Almasirah - Wikipedia
Al Masirah (Arabic: المسيرة‎‎ al-Masirah, which means "The Journey") is a Yemeni TV channel which was founded and is owned by the Ansarullah movement (Houthis).[1] The TV channel is headquartered in Beirut, Lebanon.[2][3][4]
Al Masirah
HeadquartersBeirut, Lebanon
Language(s)Arabic, English
OwnerAnsarullah movement (Houthis)
Nilesat 10211096 H / 27500 / 3/4
AM4411177 V / 3000
Al Masirah was founded by the Ansarullah movement (Houthis) in January 2012 in Beirut, Lebanon and is located next to Hezbollah’s Al Manar TV with backup studios at Hezbollah headquarters.[3] On 8 October 2020, Twitter suspended the account of Al Masirah.[5]
Almasirah introduces itself as a network that "seeks to spread awareness and values of justice among different segments of Arab and Islamic societies in the context of the Qur'anic culture. It gives priority to the Palestinian cause. It works to support the causes of the vulnerable and counter the falsification of the media of the arrogant powers." [6]
Channel frequency during Saudi-led coalition on Yemen
On 10 May 2015, Al Masirah, along with other anti-Saudi channels, were closed on Nile Sat & Euro Sat[7] several times[8] due to Saudi pressure on the satellite companies, which made Al Masirah broadcast its signal instead on the Russian satellite Express AM 44.[9] After several months of being banned on Nile Sat, broadcast is now online on Nile Sat.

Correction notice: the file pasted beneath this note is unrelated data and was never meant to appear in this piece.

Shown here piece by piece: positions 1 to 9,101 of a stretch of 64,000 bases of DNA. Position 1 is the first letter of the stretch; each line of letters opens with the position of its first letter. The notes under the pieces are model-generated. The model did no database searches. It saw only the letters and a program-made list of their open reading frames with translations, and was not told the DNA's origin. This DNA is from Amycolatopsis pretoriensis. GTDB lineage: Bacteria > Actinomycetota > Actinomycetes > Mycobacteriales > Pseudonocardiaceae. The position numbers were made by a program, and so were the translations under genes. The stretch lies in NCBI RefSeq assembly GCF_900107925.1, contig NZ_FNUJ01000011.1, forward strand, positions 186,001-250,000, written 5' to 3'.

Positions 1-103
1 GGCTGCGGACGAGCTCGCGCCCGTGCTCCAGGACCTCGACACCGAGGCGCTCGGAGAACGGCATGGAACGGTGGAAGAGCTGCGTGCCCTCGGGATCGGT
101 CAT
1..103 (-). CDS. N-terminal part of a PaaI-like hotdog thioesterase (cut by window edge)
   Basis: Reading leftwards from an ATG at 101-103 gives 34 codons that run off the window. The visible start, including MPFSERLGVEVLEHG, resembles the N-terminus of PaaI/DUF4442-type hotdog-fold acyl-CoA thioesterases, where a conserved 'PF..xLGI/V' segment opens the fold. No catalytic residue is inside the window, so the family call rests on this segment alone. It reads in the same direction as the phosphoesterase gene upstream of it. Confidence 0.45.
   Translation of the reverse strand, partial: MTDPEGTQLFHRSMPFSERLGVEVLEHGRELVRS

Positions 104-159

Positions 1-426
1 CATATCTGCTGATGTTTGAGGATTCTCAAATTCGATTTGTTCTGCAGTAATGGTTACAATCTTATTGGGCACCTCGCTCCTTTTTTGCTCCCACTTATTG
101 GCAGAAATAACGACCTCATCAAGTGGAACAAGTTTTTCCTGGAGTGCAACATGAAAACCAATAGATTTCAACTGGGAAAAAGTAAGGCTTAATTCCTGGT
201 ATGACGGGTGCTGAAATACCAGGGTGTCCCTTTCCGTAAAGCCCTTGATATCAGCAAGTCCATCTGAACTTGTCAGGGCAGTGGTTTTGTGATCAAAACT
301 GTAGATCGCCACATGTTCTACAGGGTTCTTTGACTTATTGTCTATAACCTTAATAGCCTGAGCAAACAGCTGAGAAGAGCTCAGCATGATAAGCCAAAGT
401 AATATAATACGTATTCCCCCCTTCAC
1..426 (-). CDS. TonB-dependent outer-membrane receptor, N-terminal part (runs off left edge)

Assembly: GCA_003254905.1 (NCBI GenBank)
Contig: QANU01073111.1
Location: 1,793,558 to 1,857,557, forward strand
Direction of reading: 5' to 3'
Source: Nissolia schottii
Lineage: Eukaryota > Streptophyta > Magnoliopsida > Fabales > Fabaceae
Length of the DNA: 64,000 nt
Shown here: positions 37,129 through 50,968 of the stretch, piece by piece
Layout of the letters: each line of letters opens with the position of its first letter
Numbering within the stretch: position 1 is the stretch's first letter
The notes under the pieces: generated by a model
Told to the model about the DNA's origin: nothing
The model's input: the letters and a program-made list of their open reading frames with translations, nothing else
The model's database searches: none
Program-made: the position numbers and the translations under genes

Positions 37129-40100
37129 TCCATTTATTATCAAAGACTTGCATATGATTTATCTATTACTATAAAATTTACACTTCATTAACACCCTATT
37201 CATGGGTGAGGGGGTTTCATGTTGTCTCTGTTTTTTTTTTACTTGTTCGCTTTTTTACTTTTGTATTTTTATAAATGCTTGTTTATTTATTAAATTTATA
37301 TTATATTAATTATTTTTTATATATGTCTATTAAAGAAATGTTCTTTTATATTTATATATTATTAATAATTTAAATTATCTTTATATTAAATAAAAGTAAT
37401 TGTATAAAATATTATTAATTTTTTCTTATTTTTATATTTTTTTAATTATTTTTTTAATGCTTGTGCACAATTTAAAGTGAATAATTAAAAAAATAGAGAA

Killed journalists and media workers
After the Houthi takeover in Yemen, Al Masirah lost a number of employees due to conflict.
See also
  1. ^ Abd-al-Salam, Muhammad (January 27, 2012). "Announcement on Launch of Al-Masirah Channel on Nile Sat 10720". BBC Monitoring Middle East.
  2. ^ "Iran's Small Hand in Yemen". 14 February 2017.
  3. ^ a b "Houthis' visit to Beirut stirs division and controversy". The Arab Weekly. 9 September 2018.
  4. ^ "Who Are the Houthis and Why Do They Shout "Death to America"".
  5. ^
  6. ^
  7. ^ "توقف بث قناة "المسيرة" التابعة للحوثيين على "نايل سات" و"يوتيوب" يحجب صفحتها نتيجة ضغوط سعودية وأمريكية". رأي اليوم. Retrieved 27 February 2016.
  8. ^ "...عبد السلام: قناة المسيرة مستمرة". Retrieved 27 February 2016.
  9. ^ صنعاء ــ عبدالله الحبابي (29 September 2015). "تويتر يوقف حساب قناة "المسيرة" الحوثية". alaraby. Retrieved 27 February 2016.
  10. ^ "Khaled al-Washli - Journalists Killed - Committee to Protect Journalists". Retrieved 2015-11-25.
  11. ^ "Journalist among four killed in Yemen blast". The Daily Star Newspaper - Lebanon.
  12. ^ "Journalist among four killed in Yemen blast". January 5, 2015.
  13. ^ "Bilal Sharaf al-Deen - Journalists Killed - Committee to Protect Journalists". Retrieved 2015-11-25.
  14. ^ "CPJ urges full, independent investigation into killing of journalists in Yemen". Committee to Protect Journalists. 2 February 2016. Retrieved 11 February 2016.
  15. ^ a b "Further media violations in Yemen: another journalist dead and a newspaper silenced". International Federation of Journalists (IFJ). 27 January 2016. Archived from the original on 10 February 2016.
  16. ^ "Director-General condemns killing of media worker Hashem Al Hamran in Yemen". UN Educational, Scientific and Cultural Organization. 9 February 2016. Archived from the original on 10 February 2016.
Last edited on 11 April 2021, at 21:56
Content is available under CC BY-SA 3.0 unless otherwise noted.
Privacy policy
Terms of Use
HomeRandomNearbyLog inSettingsDonateAbout WikipediaDisclaimers